You get to select your lunch from a list of Bento Boxes and sandwiches. The list is good, the food is so so. The brownies are tasty though.
After lunch we went out for a third dive. Three dives out on the reef makes for a long day. The last dive at Ulong Channel was a relaxed one. This is a spot that Mantas frequent but we didn't see any. We did see white tipped reef sharks and grey sharks on every dive. Palau's reefs are loaded with fish as well. It is a beautiful place to dive. So far I can't give it the number one ranking but we are just getting started.
We ate dinner at the Bottom Time Bar and Grill at Sam's. The burgers are great and there's lots of onion rings, French fries and various other fried food to harden your arteries. All very tasty.
We headed back to the boat after dinner to get some rest before another day of diving tomorrow.
We visited the private Etpison Museum in Koror today. The museum has a nice collection of exhibits and a great gift shop. It has been very interesting to look through the museums here and combine that with the experiences we have had interacting with people. Palau is one of our favorite places in the Pacific islands and partly because of its people.
Palauans are kind but retiring, relaxed but responsive and very proud of their culture. They celebrate First Child Birth, Homebuilding, and Death, much like the rest of the world but they do it in a very Palauan way. It is a deep and intriguing culture.
Like many developing nations the cultural heritage stands in stark contrast to the modern governance and commercial pressures. The country is in some fairly concerning economic straights at present and they are now spending the principal in the trust set out by the US and other nations. Previously only the interest was spent but with the decline in returns globally and increased spending, the interest isn't enough.
Another problem is the fact that 62% of the population is employed by the government. Stop and think about that for a second. The government does not generate one cent in revenue through commerce, only internal/external taxes and foreign subsidies. This means that 62% of the population is basically on foreign welfare.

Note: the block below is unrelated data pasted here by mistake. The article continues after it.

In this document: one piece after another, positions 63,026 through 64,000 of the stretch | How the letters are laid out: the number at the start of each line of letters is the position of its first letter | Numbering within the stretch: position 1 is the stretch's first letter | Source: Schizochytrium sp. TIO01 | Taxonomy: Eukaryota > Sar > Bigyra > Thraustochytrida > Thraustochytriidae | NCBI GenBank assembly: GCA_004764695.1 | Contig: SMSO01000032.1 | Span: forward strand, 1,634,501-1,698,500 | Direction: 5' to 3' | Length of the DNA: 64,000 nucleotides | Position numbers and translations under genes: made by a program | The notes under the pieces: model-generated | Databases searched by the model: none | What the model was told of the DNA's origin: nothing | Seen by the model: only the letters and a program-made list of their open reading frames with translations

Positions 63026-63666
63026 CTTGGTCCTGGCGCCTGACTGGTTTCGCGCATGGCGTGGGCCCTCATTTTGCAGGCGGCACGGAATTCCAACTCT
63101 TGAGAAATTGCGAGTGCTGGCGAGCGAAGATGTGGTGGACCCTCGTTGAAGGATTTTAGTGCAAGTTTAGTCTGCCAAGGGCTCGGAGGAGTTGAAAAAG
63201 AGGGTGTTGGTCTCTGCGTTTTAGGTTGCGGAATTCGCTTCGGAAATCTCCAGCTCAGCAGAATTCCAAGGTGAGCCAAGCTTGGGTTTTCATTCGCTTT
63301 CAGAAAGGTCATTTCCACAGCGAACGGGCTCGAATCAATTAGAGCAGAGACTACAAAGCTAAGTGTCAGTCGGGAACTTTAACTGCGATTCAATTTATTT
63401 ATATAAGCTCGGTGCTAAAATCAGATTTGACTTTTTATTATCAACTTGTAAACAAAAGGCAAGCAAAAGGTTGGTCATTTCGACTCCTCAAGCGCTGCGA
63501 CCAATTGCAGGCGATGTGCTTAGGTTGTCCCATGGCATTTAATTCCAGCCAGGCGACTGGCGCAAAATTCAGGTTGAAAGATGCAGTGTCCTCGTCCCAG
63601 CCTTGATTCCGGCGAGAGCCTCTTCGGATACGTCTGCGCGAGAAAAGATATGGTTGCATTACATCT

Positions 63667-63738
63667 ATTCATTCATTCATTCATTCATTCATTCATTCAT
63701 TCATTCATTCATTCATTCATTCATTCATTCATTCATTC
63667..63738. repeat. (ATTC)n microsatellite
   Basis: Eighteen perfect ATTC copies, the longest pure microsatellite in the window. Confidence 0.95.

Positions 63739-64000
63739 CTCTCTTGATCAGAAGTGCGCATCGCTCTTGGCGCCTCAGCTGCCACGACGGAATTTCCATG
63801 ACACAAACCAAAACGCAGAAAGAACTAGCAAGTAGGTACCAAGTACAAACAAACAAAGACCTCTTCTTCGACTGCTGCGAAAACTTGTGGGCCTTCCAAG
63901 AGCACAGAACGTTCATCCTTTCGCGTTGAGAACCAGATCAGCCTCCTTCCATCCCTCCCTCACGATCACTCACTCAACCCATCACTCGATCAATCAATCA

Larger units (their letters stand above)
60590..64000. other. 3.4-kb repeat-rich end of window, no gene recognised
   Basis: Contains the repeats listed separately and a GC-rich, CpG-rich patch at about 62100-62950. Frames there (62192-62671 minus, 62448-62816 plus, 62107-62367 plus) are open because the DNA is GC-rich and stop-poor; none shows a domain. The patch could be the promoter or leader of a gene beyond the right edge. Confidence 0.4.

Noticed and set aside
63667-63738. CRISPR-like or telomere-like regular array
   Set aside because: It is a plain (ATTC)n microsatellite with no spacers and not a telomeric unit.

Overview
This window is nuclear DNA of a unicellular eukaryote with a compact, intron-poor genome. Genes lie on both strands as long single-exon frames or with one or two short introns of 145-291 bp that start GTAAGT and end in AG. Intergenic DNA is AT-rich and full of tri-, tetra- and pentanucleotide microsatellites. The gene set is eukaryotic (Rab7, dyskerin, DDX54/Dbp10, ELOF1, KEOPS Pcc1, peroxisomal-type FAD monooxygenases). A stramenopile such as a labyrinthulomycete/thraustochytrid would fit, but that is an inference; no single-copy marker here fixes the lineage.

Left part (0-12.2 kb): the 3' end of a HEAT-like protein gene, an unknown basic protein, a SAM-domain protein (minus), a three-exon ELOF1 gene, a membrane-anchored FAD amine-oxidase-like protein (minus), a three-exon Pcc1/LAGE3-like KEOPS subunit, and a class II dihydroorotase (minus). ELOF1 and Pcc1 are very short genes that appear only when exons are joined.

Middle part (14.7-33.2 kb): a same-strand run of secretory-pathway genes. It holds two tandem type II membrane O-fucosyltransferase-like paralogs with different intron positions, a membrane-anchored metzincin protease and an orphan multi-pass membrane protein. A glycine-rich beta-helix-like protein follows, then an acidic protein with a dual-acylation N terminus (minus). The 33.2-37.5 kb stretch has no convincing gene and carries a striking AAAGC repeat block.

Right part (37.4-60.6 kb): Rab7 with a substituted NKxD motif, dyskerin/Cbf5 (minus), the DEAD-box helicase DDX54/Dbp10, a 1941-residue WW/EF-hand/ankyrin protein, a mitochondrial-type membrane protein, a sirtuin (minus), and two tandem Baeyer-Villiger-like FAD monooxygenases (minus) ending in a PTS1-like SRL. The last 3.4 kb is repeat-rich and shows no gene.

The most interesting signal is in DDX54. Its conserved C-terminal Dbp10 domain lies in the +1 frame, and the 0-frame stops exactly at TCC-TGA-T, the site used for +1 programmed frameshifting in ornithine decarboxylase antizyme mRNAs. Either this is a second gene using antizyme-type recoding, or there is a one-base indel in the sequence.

You could argue that Palau is owed compensation for the foreign war fought on its soil. WWII was over 60 years ago however, and the country has more infrastructure than they have ever had, all of the jungle has returned to Peleliu and other areas, there are money making WWII tourist sites everywhere, and there's the 700 million in the trust, not to mention millions in other aid and support from the US, Japan, Taiwan, the EU, the UN and other donors.
There's a sizable oil potential in Palau. The structure of the federal and state governments makes proceeding complex to say the least. There are 16 state governments and one national government plus a traditional chieftain government in Palau.
The traditional government was originally integrated with the elected government as a way to protect Palauan customs and heritage for the general populace. This traditional government has sadly been marginalized for the most part. That said there are still 17 government units, each with a legislature and executive branch, for a country smaller than the smallest state in the United States.
The story of Palau is similar to the stories of so many small island nations in the Pacific. They want to live in the way they have become accustomed under colonial rule but don't want to be under colonial rule. In an attempt to transition matters, the prior administrator typically infuses large (relatively) sums of capital to ease the evolution. This capital often breeds greed and corruption in a culture with no tools to deal with such a windfall.
Land ownership is also a big problem. Many islands had no concept of land ownership, or at least nothing like individual land ownership. The people of the clan own the land until a stronger clan takes it by force or coercion. The concept of selling land has create tremendous problems within nations and even families in the islands. In the end you have an interesting situation that requires much work to become sustainable and responsible.
Palau is not perfect but it is certainly an example for many other island nations from an infrastructure standpoint. Some of this has to do with the ratio of aid to population. Palau has received over 852 million USD in support since 1995. There are 20,000 people in Palau. That's over 42,600 per person.